Rotating magnetic fieldsEdit
A rotating magnetic field is a magnetic field which rotates in polarity at non-relativistic speeds. This is a key principle to the operation of alternating-current motor. A permanent magnet in such a field will rotate so as to maintain its alignment with the external field. This effect is utilised in alternating current electric motors. Rotating magnetic field can be constructed using three or more phase alternating currents. Synchronous motors and induction motors use a stator's rotating magnetic fields to turn rotors.
In 1882, Nikola Tesla identified the concept of the rotating magnetic field. In 1885, Galileo Ferraris independently researched the concept. In 1888, Tesla gained U.S. Patent 381,968
for his work. Also in 1888, Ferraris published his research in a paper to the Royal Academy of Sciences in Turin.
Hall effectEdit
Because Lorentz force is charge sign dependent (see above), it results in a charges separation, when a conductor with curent is placed in transverse magnetic field—with a buildup of opposite charges on two opposite sides of conductor (in the direction normal to the magnetic field direction)—and the potential difference between these sides can be measured.
Hall effect is often used to measure the magnitude of magetic field.
See alsoEdit
General
- Electric field - effect produced by an electric charge that exerts a force on charged objects in its vicinity.
- Electromagnetic field - a field composed of two related vector fields, the electric field and the magnetic field.
- Electromagnetism - the physics of the electromagnetic field: a field, encompassing all of space, composed of the electric field and the magnetic field.
- Magnetism - phenomenon by which materials exert an attractive or repulsive force on other materials.
- Magnetohydrodynamics - the academic discipline which studies the dynamics of electrically conducting fluids.
Mathematics
- Ampere's law - magnetic equivalent of Gauss's law.
- Biot-Savart law - describes the magnetic field set up by a steadily flowing line current.
- Magnetic helicity - extent to which a magnetic field "wraps around itself".
- Maxwell's equations - four equations describing the behavior of the electric and magnetic fields, and their interaction with matter.
Applications
- Helmholtz coil - a device for producing a region of nearly uniform magnetic field.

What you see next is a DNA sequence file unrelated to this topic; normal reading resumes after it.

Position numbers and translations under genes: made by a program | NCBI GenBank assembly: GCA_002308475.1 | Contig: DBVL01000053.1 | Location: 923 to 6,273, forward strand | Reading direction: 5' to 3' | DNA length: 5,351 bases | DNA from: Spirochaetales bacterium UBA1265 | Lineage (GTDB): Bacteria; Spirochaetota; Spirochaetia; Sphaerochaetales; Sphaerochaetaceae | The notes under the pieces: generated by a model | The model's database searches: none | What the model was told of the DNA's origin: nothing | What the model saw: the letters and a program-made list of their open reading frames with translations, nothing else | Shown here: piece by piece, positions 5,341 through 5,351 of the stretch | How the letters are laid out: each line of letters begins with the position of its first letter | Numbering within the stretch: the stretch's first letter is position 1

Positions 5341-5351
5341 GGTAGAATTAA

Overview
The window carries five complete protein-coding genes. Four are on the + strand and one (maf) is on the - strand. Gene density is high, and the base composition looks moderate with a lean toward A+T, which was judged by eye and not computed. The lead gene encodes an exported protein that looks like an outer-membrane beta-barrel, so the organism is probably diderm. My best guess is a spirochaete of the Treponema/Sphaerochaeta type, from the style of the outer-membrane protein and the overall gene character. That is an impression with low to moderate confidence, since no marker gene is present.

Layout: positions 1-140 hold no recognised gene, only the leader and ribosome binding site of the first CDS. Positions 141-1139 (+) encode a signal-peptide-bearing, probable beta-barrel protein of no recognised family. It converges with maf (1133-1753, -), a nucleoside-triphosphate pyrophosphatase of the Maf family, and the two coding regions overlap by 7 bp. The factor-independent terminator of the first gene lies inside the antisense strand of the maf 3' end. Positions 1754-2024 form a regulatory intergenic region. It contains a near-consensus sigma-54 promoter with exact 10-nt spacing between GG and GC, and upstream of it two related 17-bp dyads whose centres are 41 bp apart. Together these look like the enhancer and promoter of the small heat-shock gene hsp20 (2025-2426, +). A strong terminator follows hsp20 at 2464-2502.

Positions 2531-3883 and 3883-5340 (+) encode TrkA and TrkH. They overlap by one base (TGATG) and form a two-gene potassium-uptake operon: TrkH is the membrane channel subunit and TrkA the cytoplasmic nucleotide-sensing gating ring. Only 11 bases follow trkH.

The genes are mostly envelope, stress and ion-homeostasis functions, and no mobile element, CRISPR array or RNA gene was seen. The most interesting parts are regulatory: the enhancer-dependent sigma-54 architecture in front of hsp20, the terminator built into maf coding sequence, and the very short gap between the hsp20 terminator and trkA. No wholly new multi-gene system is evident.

- Maxwell coil - a device for producing a large volume of almost constant magnetic field.
- Earth's magnetic field - a discussion of the magnetic field of the Earth.
- Dynamo theory - a proposed mechanism for the creation of the Earth's magnetic field.
- Electric motor - AC motors used magnetic fields
ReferencesEdit
Books
- Griffiths, David J. (1998). Introduction to Electrodynamics (3rd ed.), Prentice Hall. ISBN 013805326X.
- Jackson, John D. (1998). Classical Electrodynamics (3rd ed.), Wiley. ISBN 047130932X.
- Tipler, Paul (2004). Physics for Scientists and Engineers: Electricity, Magnetism, Light, and Elementary Modern Physics (5th ed.), W. H. Freeman. ISBN 0716708108.
External articlesEdit
Information
- Nave, R., "Magnetic Field". HyperPhysics.
- "Magnetism", The Magnetic Field. theory.uwinnipeg.ca.
- Hoadley, Rick, "What do magnetic fields look like?" 17 July 2005.
Rotating magnetic fields
- "Rotating magnetic fields". Integrated Publishing.
- "Introduction to Generators and Motors", rotating magnetic field. Integrated Publishing.
- "Induction Motor-Rotating Fields".
Diagrams
- McCulloch, Malcolm,"A2: Electrical Power and Machines", Rotating magnetic field. eng.ox.ac.uk.
- "AC Motor Theory" Figure 2 Rotating Magnetic Field. Integrated Publishing.
Journal Articles
- Yaakov Kraftmakher, "Two experiments with rotating magnetic field". 2001 Eur. J. Phys. 22 477-482.
- Bogdan Mielnik and David J. Fernández C., "An electron trapped in a rotating magnetic field". Journal of Mathematical Physics, February 1989, Volume 30, Issue 2, pp. 537-549.
- Sonia Melle, Miguel A. Rubio and Gerald G. Fuller "Structure and dynamics of magnetorheological fluids in rotating magnetic fields". Phys. Rev. E 61, 4111–4117 (2000).ar:حقل مغناطيسي
da:Magnetfelt de:Magnetfeld es:Campo magnético fr:Champ magnétique he:שדה מגנטיru:Магнитное поле sk:Magnetické pole sl:Magnetno polje th:สนามแม่เหล็ก vi:Từ trường